What’s more, the proportion of minority patients was associated with worse performance on 29 of 36 measures unadjusted for patient and ACO characteristics, and on 25 of 36 adjusted for those characteristics. In some cases (such as patient’s rating of the doctor and influenza immunization), the associations between quality performance and proportion of minority patients decreased in magnitude and significance after adjustment. In other cases (such as shared decision making, screening for fall risk, and adult weight screening and follow-up), the associations increased in magnitude. But overall, these results suggest that some, but certainly not all, of the association between quality and the proportion of minority patients can be explained by a patient population with overall higher risk or higher acuity. In other words, some of the association of quality with minority patient share can be explained by the fact that ACOs with more minority patients also have, on average, sicker patients, the researchers stated.
Also notably, the association of proportion of minority patients and quality performance existed across all four domains of quality scores. The association was strongest in the domains of preventive health and at-risk populations, where more measures were associated with the proportion of minority patients. In addition, providers with high proportions of minority patients had lower overall quality composite scores, compared to other providers. This measure is used by CMS to determine the share of generated savings that an ACO will receive.
The researchers also tested whether ACOs with a high proportion of minority patients improved their performance more rapidly, compared to other ACOs. They found that in general, disparities in quality performance between ACOs with a high proportion of minority patients and other ACOs did not narrow between the first and second performance years.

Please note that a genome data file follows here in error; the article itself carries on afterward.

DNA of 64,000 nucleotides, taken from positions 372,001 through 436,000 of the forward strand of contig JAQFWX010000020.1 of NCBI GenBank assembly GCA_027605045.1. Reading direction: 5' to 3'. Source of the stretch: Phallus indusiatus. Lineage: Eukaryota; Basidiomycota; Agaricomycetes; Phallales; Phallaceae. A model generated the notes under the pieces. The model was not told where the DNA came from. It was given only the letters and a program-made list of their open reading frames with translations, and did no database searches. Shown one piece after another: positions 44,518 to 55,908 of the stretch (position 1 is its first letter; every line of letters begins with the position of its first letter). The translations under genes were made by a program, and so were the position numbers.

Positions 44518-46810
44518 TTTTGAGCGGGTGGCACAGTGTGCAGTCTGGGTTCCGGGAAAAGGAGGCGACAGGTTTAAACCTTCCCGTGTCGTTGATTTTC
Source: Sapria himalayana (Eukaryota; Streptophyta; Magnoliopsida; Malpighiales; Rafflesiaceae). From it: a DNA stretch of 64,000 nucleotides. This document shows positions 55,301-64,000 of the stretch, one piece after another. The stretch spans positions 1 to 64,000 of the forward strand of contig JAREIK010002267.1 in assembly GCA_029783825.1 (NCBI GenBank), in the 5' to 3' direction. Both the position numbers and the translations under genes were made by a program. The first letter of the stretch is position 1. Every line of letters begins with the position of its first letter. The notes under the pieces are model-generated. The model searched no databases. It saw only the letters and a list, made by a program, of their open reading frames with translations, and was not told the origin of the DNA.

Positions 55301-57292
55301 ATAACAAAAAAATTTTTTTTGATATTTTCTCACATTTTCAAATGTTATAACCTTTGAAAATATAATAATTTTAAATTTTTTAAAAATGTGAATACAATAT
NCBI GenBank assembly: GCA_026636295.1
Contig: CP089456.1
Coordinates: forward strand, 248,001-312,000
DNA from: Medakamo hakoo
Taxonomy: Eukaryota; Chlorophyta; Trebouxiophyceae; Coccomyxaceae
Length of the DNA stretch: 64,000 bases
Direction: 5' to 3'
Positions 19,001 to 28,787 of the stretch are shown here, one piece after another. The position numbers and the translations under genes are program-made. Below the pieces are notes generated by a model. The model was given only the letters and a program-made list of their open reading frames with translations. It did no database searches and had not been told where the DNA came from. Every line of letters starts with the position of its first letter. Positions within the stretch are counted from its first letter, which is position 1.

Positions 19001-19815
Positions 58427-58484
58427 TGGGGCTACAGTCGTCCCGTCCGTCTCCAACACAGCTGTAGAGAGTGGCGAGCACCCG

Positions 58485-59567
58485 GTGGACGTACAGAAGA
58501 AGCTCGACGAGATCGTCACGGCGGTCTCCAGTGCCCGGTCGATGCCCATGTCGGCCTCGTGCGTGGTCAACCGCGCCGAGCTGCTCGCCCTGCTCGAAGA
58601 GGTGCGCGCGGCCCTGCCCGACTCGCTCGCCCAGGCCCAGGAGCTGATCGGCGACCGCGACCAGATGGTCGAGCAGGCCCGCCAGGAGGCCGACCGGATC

They further noted that the difference in performance occurred across many types of measures, including both clinical and process measures. They wrote that while clinicians may have more control over process measures than over clinical measures, the results show that even on process measures, providers with a high proportion of minority patients often performed worse than other providers.
The researchers suggested that policy makers might want to consider using additional risk adjustment for quality outcomes to take into account socioeconomic characteristics of patients, such as race or income. This adjustment could make comparisons of provider quality fairer by taking into account patient-level factors beyond a provider’s control, such as patients’ financial resources, they said.
They concluded, “These results may have troubling implications. ACO programs are voluntary: Providers that participate in the Medicare Shared Savings Program have made a deliberate decision to do so. Providers may decide not to participate in programs such as ACOs if they are concerned about their ability to meet performance metrics. Our results indicate that a substantial share of providers may be either not capable or not ready to participate successfully in these programs. As Medicare aims to move an increasing share of healthcare providers to alternative payment models, the uneven mix and diversity of providers participating in ACO programs could have implications for patient-level disparities, outcomes, and care.”